Why China's bet on 'analogue' Covid-19 vaccines could pay off

Three inactivated Chinese vaccines are currently undergoing trials.
PHOTO: Reuters

China is no match for the United States and Europe in terms of vaccine research, but it appears to have made a good bet by using an old technology shunned by Western countries to try to defeat Covid-19 .

Three of the four Chinese vaccine candidates in the final stage of clinical trials are inactivated vaccines – a simple technique that kills off the Sars-CoV-2 virus in a lab and uses it to trigger an immune response.

One analogy would be that China is making analogue phones while others are developing 4G and 5G smartphones: in this case the more advanced techniques used by Western pharmaceutical companies involve deploying techniques such as use of other live viruses or gene technology.

But this strategy appears to be playing out well. Not only have the Chinese vaccines been among the fastest to reach phase 3 trials, data from the earlier phases showed positive results after all three inactivated vaccines induced antibodies and T-cell responses.

So far they have also shown milder side effects compared to other technologies.

A fourth Chinese candidate developed by military scientist Chen Wei and CanSino, which uses a weakened cold virus as a vector, has more side effects and may be less effective because many people already have immunity to the virus used.

If inactivated vaccines are successful, it will make vaccine diplomacy easy for China. Production costs will be low and it is easy to scale up production. Relatively low research and development costs will make technology transfer to other countries easier.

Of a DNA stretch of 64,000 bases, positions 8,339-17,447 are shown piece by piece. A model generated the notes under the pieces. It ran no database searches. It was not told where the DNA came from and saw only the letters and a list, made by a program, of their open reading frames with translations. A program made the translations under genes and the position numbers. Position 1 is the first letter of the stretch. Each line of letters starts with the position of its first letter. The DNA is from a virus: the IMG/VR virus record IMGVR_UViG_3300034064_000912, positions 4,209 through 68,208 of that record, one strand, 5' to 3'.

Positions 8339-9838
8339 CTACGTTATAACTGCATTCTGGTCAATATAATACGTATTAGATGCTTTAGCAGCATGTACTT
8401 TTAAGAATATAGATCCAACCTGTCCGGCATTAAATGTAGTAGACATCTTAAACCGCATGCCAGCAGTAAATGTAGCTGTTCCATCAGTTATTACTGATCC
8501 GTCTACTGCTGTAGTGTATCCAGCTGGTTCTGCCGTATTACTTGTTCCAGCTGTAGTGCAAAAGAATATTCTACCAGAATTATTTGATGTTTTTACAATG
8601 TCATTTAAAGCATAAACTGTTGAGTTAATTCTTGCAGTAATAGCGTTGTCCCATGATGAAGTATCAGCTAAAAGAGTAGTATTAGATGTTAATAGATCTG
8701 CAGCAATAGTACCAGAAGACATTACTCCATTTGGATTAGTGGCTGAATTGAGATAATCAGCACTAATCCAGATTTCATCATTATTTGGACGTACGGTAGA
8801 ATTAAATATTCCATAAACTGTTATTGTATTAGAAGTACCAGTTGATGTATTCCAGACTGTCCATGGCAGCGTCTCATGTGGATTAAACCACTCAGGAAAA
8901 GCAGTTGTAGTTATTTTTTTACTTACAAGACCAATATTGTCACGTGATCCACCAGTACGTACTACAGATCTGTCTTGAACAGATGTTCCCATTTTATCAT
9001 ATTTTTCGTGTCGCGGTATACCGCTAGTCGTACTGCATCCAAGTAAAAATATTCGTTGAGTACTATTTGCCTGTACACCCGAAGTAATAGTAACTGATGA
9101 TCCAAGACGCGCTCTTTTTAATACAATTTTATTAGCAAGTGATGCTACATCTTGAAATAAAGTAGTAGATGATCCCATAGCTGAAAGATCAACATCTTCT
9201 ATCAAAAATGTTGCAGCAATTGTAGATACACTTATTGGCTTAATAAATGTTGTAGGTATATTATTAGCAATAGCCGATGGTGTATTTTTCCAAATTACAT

However, the downside is that higher safety standards are necessary, because producing the vaccine involves handling large amounts of live Sars-CoV-2.

But it is still a gamble because nobody knows if the antibodies and T-cell responses generated by the vaccines can protect a person from Covid-19. If they don’t, the front runners may all fail.

It is also a big unknown whether these vaccines can protect the elderly, the group most at risk. Data from the first two phases of trials showed that the antibodies and T-cell responses generated in elderly people were much weaker.

Scientists have also warned that first-generation vaccines may not be able to stop transmissions even if they protect people from getting seriously sick.

We may end up having vaccines that can reduce severe illness among adults, who rarely get seriously ill anyway, while transmissions continue and we have to find other ways to protect the elderly and children.

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This article was first published in South China Morning Post.